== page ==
How Inquirer photo editors assembled a visual history of Kobe Bryant’s time in Philly

Every Monday, we present a gallery of recent pictures taken by our staff photojournalists and tell the story behind one of them. This week the Inquirer’s photo editing staff talks about how they gathered Philly photos of Kobe Bryant — who played basketball at Lower Merion High School in Ardmore and NBA games against the Sixers — following his death in a helicopter crash with eight others on Sunday.

Director of Video & Photography at the Inquirer, Danese Kenon takes a photo through her magnifying loupe as she views archival 35mm color negatives of Kobe Bryant at his Lower Merion High School Senior Prom Prom. Charles Fox was the Inquirer photographer who took the pictures in 1996.
DANESE KENON / Staff
Director of Video & Photography at the Inquirer, Danese Kenon takes a photo through her magnifying loupe as she views archival 35mm color negatives of Kobe Bryant at his Lower Merion High School Senior Prom Prom. Charles Fox was the Inquirer photographer who took the pictures in 1996.

As on most weekends, Inquirer staff photographers were covering the region — pictures were being made of a pop-up bagel shop and exploding firecrackers during the Lunar New Year celebration — while the paper’s four photo editors, busiest during the week, had the day off.

The staff dropped everything as news of Bryant’s death unfolded. Danese Kenon, the Inquirer’s director of video and photography had just gotten off the phone with a friend when he called her to say, “Do you see this Kobe story? He was killed."

She immediately texted the other photo editors and headed to the office, stopping to pick up digital photo editor Rachel Molenda. Deputy director of video and photography Frank Wiese was already on his way home from a weekend in Maryland, so his wife dropped him off at the paper. And photo assignment editor Alejandro A. Alvarez mobilized the staff photographers around the city and got a former Inquirer summer photo intern now living near Los Angeles to drive to the basketball arena there.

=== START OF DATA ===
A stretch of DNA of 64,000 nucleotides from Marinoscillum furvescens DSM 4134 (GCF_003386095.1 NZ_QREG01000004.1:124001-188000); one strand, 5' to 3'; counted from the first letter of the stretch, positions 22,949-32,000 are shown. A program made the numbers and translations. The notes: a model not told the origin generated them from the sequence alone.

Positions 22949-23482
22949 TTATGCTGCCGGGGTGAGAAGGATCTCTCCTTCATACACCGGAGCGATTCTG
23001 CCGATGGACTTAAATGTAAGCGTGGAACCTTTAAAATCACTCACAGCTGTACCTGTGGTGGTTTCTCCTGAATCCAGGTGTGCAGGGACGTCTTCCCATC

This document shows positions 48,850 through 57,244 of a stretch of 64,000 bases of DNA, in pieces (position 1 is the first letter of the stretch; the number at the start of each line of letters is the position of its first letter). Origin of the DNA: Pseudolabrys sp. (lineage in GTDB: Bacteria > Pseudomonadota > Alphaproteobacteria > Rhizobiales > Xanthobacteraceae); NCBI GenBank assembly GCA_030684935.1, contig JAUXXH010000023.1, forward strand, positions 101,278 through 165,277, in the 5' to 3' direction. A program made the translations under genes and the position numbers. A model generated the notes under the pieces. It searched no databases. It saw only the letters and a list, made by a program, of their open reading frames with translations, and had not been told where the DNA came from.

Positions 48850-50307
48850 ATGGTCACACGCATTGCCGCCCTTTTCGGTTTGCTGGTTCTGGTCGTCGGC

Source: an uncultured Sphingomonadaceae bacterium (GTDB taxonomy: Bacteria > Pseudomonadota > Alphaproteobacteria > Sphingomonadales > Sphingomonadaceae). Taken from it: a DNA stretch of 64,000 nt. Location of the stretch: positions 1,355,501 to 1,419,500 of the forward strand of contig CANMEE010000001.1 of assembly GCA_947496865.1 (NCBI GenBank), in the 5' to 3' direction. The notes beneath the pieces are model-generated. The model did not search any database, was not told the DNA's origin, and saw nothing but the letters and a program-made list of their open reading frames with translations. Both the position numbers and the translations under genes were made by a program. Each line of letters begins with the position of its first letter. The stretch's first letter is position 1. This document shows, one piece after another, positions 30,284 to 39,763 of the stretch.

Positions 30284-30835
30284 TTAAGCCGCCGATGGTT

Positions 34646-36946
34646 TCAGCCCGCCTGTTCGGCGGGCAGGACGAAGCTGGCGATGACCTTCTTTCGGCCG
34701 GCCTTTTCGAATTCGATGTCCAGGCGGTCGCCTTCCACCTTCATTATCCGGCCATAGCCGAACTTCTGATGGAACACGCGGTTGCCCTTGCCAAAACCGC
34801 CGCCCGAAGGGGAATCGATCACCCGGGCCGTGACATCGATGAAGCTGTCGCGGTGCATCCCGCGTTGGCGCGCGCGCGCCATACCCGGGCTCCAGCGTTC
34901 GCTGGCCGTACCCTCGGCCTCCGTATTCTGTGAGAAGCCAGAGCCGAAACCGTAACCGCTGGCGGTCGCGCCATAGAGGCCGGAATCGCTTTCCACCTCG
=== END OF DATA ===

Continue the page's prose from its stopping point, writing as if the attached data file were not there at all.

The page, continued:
At the office, there was a group text going between editors and photographers. Staff photographer Yong Kim drove to places in the city that Bryant hung out while he lived here, and Elizabeth Robertson went to Lower Merion High School, his alma mater.

At home on his day off, Charles Fox went through his digital files to pull photos of Bryant’s last NBA game in Philadelphia, a Sixers win on Dec. 1, 2015, while Michael Bryant copied a print he’d shot on color negative 35 mm film when the future NBA star was named High School Player of the Year by The Inquirer during his senior year at Lower Merion in 1996.

Kobe Bryant is photographed during his senior year at Lower Merion High School when he was named High School Player of the Year by the Inquirer.
MICHAEL BRYANT / Staff Photographer
Kobe Bryant is photographed during his senior year at Lower Merion High School when he was named High School Player of the Year by the Inquirer.

Meanwhile, as Molenda began building galleries from the file photos already in the library system, Kenon found the exact dates that were important to Kobe’s early years so Molenda could order the original negatives from Temple University’s Urban Archive, where all the Inquirer and Daily News photo files and negative now reside.

Molenda, who arrived at The Inquirer this past year was appreciative of the longtime photographers she works with. “Much of our staff has been photographing Kobe Bryant since he was young, and so having that institutional knowledge is really invaluable in situations like this. They knew all highlights of his career,” she added.

After Temple sent the negative over (fastidiously filed by those photographers years ago!) Kenon and Wiese began the task of looking through each strip. Luckily he still had the loupe — a tool used to magnify negatives — he got “from collecting the bar codes off Fujifilm packages in the late 1990s,” and even though The Inquirer has been fully digital for two decades, Kenon said her “film loupe and mini light table stays on my desk for special occasions. In this case, a horrible one.”

Wiese scanned the negatives to convert them to digital files, and before they knew it, day turned into night and they were looking at the print pages with the designers and news editors. “It was collaboration at its best,” said Kenon.

» SEE MORE: Last week’s staff photo gallery and the staff photography page

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